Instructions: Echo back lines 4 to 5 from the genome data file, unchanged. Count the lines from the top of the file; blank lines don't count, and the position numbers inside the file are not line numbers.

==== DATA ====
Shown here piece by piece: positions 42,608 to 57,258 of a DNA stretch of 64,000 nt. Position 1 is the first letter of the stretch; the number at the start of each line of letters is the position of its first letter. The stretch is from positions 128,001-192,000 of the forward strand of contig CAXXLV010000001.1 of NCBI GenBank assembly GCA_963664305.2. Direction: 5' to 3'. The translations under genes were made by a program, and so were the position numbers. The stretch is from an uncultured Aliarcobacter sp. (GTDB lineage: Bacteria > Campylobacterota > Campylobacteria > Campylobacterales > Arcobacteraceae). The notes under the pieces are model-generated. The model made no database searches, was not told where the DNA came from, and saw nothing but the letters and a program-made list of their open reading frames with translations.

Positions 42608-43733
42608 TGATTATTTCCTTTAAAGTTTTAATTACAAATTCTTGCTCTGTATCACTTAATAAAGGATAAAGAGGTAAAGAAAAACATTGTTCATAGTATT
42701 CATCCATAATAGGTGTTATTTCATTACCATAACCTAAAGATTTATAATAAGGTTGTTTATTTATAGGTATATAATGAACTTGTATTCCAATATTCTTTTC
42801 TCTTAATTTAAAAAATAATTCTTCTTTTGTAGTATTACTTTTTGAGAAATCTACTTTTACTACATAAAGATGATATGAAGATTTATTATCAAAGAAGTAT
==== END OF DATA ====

42701 CATCCATAATAGGTGTTATTTCATTACCATAACCTAAAGATTTATAATAAGGTTGTTTATTTATAGGTATATAATGAACTTGTATTCCAATATTCTTTTC
42801 TCTTAATTTAAAAAATAATTCTTCTTTTGTAGTATTACTTTTTGAGAAATCTACTTTTACTACATAAAGATGATATGAAGATTTATTATCAAAGAAGTAT